September 2015
Volume 15, Issue 12
Free
Vision Sciences Society Annual Meeting Abstract  |   September 2015
A New Slant on “Two Eyes Are Better Than One”: Large Continuous Perspective Changes (≥45°) Allow Metric Slant Perception Using Cyclopean (or Stereo-) Motion
Author Affiliations
  • Xiaoye Michael Wang
    Indiana University, Bloomington, Indiana
  • Aaron Fath
    Indiana University, Bloomington, Indiana
  • Mats Lind
    Uppsala University, Uppsala, Sweden
  • Geoffrey Bingham
    Indiana University, Bloomington, Indiana
Journal of Vision September 2015, Vol.15, 724. doi:10.1167/15.12.724
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      Xiaoye Michael Wang, Aaron Fath, Mats Lind, Geoffrey Bingham; A New Slant on “Two Eyes Are Better Than One”: Large Continuous Perspective Changes (≥45°) Allow Metric Slant Perception Using Cyclopean (or Stereo-) Motion. Journal of Vision 2015;15(12):724. doi: 10.1167/15.12.724.

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      © ARVO (1962-2015); The Authors (2016-present)

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Abstract

Introduction In Lind et al. (2014) (and a number of previous studies), large continuous perspective changes (≥45°) were shown to allow perception of metric 3D shape using stereo- and monocular motion information. None of the previous studies investigated large perspective changes with either use of stereo- or monocular motion alone or in slant perception. The current study explored the effects of small versus large perspective change on the accuracy of metric slant perception under different visual information conditions. Methods We used random dot anaglyphs to display planar surfaces with different upward slant angles rotating around a vertical axis through the surface center and viewed under stereo, monocular, or combined visual information conditions. Within each visual information condition, there were 5 rotation angles from 25° to 65°. Each rotation angle was crossed with 24 different slant angles, from 27° to 73° with 2° increment. The participants’ task was to adjust a line to match the 3D slant of the surface. Results Linear regression of perceived on actual slant for each rotation angle and visual information condition showed that participants underestimated the slant in the monocular condition compared with the stereo and combined conditions. For both stereo and combined conditions, slant judgments were less accurate for rotation angles less than 45° and accurate after the rotation angle reached 45°. However, increasing rotation angle did not affect performance in the monocular condition. Conclusion The current study extended to slant perception the previous finding that large perspective changes (≥45°) allow accurate perception of metric shape. The results also showed that this result requires stereo-motion information, and is not effective when only monocular motion information is available.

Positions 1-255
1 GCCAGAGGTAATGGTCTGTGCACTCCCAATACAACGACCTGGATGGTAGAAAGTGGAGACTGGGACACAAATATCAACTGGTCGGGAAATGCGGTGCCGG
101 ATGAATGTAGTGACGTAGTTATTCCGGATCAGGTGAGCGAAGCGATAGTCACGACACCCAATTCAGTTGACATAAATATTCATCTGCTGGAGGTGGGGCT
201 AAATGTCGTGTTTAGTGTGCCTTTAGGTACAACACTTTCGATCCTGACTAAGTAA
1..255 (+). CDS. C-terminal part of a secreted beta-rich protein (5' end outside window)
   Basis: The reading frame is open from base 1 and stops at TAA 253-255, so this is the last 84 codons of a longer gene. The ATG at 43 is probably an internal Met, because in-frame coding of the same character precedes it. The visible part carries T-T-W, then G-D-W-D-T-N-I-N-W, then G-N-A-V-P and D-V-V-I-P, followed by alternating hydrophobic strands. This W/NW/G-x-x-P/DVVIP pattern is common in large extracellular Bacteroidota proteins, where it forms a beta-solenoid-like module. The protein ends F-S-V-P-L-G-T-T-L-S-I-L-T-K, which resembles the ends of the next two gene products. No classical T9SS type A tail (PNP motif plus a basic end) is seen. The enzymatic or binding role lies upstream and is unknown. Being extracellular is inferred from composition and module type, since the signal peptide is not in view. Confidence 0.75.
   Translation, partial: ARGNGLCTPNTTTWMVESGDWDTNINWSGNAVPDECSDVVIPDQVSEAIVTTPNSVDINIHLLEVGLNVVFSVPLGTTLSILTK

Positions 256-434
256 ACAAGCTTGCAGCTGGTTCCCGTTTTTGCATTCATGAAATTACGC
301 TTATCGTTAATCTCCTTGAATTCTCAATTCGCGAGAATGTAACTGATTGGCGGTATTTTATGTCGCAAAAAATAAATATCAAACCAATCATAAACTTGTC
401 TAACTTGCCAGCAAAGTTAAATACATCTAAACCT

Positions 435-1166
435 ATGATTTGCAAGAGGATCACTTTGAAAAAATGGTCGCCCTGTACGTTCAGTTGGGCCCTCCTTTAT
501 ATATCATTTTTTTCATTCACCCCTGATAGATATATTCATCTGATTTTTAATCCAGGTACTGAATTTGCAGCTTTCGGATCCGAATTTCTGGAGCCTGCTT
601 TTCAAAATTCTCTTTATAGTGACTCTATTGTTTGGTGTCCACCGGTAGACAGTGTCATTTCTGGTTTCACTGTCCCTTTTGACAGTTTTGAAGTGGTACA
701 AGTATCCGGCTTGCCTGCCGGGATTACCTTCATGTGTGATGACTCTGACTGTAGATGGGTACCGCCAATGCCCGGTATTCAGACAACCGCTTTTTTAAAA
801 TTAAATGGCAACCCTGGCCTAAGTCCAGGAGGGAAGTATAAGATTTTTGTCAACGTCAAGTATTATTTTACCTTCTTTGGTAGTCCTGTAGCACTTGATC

Meeting abstract presented at VSS 2015

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